Health and Social Care (Community Health and Standards) Bill

Part of the debate – in the House of Lords at 10:00 pm on 13th October 2003.

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Photo of Lord Warner Lord Warner Parliamentary Under-Secretary, Department of Health, Parliamentary Under-Secretary (Department of Health) 10:00 pm, 13th October 2003

I think we just fundamentally disagree, and I will set out the arguments as convincingly as I can.

NHS foundation trusts will be given the opportunity to access capital from both the public and private sectors and to use a wider range of financing options than is currently available to existing NHS trusts. Because accessing capital will in future be tied more closely to individual financial performance, it will enable each NHS foundation trust to better tailor capital planning to its individual circumstances, offering the opportunity to finance a wider range of healthcare delivery focus projects than it can at present. Examples of such projects might include new diagnostic centres, patient information systems or environmental improvements.

However, as we have tried to make clear already, NHS foundation trusts will be able to borrow only what they can afford to repay under a prudential borrowing code drawn up by the independent regulator. They cannot take the view that Father Christmas has come to town and just splurge on whatever comes to mind.

The independent regulator must, by virtue of Clause 3, exercise the functions in a manner that is consistent with the performance by the Secretary of State of the duties under Sections 1, 3 and 5 of the National Health Service Act 1977. This includes the duty to provide a comprehensive health service that is free at the point of use. So there are constraints on the regulator as well by requiring him or her to act in accordance with the Secretary of State's duties.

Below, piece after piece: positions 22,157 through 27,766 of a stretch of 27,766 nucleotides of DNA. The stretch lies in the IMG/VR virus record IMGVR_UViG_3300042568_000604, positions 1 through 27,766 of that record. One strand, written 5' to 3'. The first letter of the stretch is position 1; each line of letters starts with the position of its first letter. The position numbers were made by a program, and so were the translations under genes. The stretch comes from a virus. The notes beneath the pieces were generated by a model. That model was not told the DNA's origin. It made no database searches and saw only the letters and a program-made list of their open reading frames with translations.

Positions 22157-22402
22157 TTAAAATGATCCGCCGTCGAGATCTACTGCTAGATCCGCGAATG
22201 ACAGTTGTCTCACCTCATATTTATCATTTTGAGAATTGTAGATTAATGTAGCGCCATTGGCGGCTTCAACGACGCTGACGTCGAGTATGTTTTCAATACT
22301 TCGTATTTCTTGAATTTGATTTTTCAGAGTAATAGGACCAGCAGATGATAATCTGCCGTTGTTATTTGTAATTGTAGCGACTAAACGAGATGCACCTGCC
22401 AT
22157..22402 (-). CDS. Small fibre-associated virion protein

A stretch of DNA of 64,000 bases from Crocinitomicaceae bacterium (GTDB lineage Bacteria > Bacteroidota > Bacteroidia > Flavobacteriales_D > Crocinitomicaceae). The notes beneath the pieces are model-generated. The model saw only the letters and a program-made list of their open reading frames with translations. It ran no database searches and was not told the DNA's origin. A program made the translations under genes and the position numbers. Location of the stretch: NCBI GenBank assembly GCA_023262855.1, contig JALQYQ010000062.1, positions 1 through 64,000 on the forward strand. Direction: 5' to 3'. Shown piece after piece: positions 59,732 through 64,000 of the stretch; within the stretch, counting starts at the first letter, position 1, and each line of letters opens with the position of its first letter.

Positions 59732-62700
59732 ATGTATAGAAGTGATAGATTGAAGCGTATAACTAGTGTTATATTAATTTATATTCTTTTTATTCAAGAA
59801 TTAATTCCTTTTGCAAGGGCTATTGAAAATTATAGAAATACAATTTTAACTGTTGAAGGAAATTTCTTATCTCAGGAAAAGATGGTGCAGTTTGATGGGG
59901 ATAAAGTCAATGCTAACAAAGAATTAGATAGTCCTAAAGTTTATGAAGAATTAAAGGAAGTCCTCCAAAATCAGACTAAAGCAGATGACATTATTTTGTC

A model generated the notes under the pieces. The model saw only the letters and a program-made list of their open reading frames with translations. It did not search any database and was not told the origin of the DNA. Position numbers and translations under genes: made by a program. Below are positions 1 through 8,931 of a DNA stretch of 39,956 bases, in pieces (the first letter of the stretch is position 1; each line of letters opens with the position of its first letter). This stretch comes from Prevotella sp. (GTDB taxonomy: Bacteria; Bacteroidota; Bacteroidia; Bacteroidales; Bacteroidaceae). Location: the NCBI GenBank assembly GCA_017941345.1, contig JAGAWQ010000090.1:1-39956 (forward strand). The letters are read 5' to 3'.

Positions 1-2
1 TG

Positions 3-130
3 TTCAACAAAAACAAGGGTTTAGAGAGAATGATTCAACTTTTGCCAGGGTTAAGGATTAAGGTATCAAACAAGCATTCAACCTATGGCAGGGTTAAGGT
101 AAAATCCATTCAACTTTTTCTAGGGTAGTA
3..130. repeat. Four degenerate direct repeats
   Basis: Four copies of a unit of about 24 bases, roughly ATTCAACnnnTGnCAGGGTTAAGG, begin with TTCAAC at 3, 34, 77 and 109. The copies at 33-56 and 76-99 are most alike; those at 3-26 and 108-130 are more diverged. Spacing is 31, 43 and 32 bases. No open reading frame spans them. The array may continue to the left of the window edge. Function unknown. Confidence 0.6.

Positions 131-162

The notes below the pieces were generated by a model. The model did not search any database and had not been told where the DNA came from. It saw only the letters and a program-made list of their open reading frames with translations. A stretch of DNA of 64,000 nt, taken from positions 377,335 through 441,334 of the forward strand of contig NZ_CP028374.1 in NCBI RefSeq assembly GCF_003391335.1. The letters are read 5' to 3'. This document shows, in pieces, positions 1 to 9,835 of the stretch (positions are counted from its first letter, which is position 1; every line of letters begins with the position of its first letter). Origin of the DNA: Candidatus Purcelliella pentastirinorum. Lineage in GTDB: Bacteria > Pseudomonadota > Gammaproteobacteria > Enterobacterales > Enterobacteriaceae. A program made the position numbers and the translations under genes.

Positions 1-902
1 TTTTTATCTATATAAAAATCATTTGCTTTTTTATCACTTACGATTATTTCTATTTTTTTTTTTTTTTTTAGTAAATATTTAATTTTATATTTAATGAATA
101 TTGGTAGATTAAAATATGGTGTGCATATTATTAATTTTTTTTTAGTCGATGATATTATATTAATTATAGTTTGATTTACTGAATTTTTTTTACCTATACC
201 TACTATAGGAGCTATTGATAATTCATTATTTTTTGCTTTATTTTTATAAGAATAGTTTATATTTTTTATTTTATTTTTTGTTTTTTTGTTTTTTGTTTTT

In drawing up the prudential borrowing code, the independent regulator will have to take account of the impact of any borrowing on the wider NHS as part of his Clause 3 duty. NHS foundation trusts will not be robbing Peter to pay Paul, and we think Amendment No. 247 is unnecessary.

The noble Baroness drew attention to the remarks I made at Second Reading. But we cannot just sweep away the fact that the Government are changing the agenda in terms of both the revenue and capital that is available to the NHS. While I do not want to make narrow political points, I suggest to the Benches opposite that their thinking may be a bit conditioned by their own experience in government. I shall give a couple of statistics rather than a long line of them.

In the six years from 1997–98 to the end of 2002–03, NHS capital increased by 42.3 per cent in real terms. In the last five financial years of the Conservative government, it went down by 22.9 per cent in real terms. I am using those figures not just to make a narrow political point but to suggest that one's view about whether the other parts of the NHS may be "robbed" by NHS foundation trusts must, to some extent, be influenced by one's knowledge and experience of how much capital is in total available to the NHS. I am trying to say that the experience under this Government is different from that which Ministers will have had under a Conservative government.

If we look at the growth of capital that is envisaged over the next five years—and there is no reason for thinking that this will not take place—and at the 11 years from 1997–98 to 2007–08, the period covered by NHS foundation trust changes, capital will increase by 246.1 per cent in real terms, more than doubling in a decade. So the total volume of capital that is available to both NHS foundation trusts and NHS trusts is far, far greater than has been the case in the past. The revenue allocations are going up by around 7.5 per cent in real terms.

I am not saying that some people in the NHS would not like more money; I am saying that the financial climate influences the outcomes in relation to the subjects covered by the amendment.